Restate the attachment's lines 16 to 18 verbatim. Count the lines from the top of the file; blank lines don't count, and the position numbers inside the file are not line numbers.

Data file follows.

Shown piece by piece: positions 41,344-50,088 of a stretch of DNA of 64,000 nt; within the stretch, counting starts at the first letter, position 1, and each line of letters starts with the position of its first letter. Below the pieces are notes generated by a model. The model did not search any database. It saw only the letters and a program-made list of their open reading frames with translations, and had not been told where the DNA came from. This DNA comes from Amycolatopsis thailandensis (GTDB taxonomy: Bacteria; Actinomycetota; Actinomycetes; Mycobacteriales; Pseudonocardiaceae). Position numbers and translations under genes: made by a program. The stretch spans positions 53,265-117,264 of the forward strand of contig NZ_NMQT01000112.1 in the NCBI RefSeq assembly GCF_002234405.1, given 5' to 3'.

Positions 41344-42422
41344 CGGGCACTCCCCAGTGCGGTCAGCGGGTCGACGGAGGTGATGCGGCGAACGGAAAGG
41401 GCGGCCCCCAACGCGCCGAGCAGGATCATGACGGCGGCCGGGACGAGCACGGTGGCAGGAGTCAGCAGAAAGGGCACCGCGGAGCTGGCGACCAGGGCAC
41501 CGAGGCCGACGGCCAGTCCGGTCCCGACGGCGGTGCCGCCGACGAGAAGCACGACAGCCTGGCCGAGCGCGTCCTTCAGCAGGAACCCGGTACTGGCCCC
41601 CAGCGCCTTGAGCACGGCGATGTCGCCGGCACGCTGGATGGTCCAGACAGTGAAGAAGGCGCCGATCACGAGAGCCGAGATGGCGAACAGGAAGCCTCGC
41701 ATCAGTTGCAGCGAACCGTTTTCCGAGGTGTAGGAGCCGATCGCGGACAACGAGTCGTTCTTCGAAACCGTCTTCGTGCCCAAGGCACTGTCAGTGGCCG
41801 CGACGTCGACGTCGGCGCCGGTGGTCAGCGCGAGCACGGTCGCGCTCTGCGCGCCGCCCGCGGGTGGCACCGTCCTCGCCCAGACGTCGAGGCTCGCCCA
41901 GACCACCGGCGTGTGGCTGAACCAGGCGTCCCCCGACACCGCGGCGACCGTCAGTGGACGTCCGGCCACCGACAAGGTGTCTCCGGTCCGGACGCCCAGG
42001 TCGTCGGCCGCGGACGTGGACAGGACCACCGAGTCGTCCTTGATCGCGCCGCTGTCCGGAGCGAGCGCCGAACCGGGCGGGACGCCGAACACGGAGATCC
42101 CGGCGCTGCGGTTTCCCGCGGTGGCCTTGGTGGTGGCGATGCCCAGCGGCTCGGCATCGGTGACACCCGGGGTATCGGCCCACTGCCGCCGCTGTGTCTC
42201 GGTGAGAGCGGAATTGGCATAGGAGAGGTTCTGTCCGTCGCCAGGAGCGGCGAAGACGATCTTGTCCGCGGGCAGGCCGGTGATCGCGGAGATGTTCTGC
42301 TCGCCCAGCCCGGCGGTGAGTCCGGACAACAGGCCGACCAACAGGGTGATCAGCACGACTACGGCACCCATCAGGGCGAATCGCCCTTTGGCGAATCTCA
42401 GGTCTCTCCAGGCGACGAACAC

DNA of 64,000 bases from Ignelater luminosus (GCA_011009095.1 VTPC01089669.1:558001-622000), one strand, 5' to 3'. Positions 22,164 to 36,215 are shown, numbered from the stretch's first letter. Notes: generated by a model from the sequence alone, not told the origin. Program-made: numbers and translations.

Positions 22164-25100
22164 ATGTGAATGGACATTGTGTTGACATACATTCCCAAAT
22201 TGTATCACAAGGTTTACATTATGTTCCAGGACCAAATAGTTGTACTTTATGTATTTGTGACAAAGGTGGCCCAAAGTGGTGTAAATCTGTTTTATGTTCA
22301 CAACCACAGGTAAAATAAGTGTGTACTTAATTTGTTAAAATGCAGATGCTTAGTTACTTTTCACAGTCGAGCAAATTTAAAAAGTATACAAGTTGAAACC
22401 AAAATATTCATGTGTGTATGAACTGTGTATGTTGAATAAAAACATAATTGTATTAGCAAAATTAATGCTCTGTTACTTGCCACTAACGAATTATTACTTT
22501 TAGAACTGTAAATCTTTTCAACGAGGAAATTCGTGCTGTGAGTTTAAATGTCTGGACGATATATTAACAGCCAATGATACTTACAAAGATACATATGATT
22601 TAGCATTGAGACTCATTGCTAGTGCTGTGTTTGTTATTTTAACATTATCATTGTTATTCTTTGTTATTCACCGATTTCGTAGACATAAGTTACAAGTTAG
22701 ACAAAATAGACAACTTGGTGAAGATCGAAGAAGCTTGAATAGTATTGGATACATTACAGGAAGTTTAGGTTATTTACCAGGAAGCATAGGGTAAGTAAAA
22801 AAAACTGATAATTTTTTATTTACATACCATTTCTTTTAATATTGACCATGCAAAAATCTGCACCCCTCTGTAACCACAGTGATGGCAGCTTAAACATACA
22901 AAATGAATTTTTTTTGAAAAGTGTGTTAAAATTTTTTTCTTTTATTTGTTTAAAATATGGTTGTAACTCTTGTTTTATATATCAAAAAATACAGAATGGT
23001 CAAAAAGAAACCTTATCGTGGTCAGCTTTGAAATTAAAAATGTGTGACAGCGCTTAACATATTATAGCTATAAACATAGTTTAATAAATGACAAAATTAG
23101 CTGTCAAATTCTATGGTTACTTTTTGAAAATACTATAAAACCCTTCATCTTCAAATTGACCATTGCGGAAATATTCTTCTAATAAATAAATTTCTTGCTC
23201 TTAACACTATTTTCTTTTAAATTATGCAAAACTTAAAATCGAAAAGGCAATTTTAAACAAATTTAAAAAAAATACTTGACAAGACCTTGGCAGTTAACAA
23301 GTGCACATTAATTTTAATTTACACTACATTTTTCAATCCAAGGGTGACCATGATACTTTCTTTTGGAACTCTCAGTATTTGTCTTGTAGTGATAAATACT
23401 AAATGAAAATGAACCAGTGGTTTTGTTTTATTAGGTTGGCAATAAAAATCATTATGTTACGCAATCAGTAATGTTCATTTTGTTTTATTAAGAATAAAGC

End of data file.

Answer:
Positions 22164-25100
22164 ATGTGAATGGACATTGTGTTGACATACATTCCCAAAT
22201 TGTATCACAAGGTTTACATTATGTTCCAGGACCAAATAGTTGTACTTTATGTATTTGTGACAAAGGTGGCCCAAAGTGGTGTAAATCTGTTTTATGTTCA